The City of Seattle is the most bicycle friendly city I have ever lived in. Literally thousands and thousands of people ride their bicycle to work every morning. As someone who commutes into downtown Seattle, driving next to a bicyclist can be very trying. Especially when the bicyclist is an aggressive rider and they don't follow the rules of the road.
Well something happened in San Francisco recently that may make bicyclists think twice about riding aggressively. A bicyclist recently pled guilty to vehicular manslaughter after he rode through a red light and hit a 71 year old man back in March of 2012. The man died four days later from injuries suffered from the collision.
So how is this vehicular manslaughter? Well the first issue you want to determine is whether a bicycle is considered a vehicle. Under Washington State law for example RCW 46.04.670 expressly states a "vehicle includes a device capable of being moved on a public highway, including bicycles." I imagine this statue is very similar to the California one, so yes a bicycle is considered a vehicle.
The next issue you would want to look at is whether this is actually manslaughter. If you watched any of the Zimmerman trial than you know manslaughter is considered a less culpable crime than murder. Usually lacking the mens rea or the intent to kill someone.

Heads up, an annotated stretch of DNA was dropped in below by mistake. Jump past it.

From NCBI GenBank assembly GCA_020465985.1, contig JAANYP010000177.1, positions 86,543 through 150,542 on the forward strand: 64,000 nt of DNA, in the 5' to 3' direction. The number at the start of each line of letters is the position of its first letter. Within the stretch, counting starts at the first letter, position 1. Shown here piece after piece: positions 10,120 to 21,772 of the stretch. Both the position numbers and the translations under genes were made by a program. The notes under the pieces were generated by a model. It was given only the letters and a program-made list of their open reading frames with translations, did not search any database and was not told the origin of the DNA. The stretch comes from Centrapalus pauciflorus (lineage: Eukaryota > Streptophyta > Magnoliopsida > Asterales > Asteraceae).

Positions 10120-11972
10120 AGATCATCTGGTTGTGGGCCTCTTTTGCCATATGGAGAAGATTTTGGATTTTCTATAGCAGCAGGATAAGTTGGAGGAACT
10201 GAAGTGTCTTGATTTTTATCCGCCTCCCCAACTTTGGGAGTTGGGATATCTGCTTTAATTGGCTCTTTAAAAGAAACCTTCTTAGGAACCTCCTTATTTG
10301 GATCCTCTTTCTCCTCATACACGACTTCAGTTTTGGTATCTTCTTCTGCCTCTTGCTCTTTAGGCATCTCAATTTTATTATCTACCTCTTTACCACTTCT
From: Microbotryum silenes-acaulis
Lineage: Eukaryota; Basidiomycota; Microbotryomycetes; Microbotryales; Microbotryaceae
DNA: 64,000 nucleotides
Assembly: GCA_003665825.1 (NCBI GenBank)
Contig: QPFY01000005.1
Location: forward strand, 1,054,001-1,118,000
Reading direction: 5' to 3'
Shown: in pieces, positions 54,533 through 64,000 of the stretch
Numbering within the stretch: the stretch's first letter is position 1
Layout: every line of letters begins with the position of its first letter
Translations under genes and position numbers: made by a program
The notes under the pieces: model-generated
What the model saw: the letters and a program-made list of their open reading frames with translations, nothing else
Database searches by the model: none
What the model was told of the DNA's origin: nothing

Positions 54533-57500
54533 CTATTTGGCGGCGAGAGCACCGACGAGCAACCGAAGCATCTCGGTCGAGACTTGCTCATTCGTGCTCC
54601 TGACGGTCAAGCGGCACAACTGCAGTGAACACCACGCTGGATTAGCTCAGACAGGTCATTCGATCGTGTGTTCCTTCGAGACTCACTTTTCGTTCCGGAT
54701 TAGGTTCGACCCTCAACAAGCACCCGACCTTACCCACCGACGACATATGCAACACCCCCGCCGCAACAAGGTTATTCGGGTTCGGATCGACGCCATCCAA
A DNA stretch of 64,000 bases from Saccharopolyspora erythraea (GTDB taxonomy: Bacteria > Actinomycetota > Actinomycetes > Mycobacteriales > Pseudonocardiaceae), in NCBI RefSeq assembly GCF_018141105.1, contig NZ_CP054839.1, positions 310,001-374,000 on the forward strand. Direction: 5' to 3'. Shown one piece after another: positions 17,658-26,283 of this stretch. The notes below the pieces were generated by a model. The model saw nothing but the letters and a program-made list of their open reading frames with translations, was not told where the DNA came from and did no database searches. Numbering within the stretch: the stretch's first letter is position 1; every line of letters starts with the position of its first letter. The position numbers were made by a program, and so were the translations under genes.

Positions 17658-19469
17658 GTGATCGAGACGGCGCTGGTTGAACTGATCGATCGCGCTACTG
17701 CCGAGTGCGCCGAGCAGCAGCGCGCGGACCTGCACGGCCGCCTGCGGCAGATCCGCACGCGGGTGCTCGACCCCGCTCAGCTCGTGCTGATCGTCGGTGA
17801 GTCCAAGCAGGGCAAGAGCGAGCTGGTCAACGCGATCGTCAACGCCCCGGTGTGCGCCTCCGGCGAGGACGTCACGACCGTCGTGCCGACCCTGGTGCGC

The facts of the San Francisco case are as follows. The defendant was riding his bicycle in the Castro district in SF. Witnesses say he was riding bicycle recklessly. He came upon a light that turned red. He continued to ride through the light and a group of pedestrians started to cross the street at the crosswalk. The defendant struck a 71 year old man knocking him down and subsequently causing his death.
So even though there was no case law in the entire country with similar facts the San Francisco DA's office decided to file charges. And I think based on the law, and the facts of the case they had a sufficient basis to file the charge.
So can you get a vehicular manslaughter charge if you kill a pedestrian while riding your bicycle? Yes you can. Be careful out there.
About the author: Matthew Leyba is a DUI Lawyer in Seattle. He is currently ranked as a Top DUI Attorney by Avvo, and named a Rising Star in DUI Defense by Super Lawyers Magazine. An honor less than 2.5% of all Lawyers receive.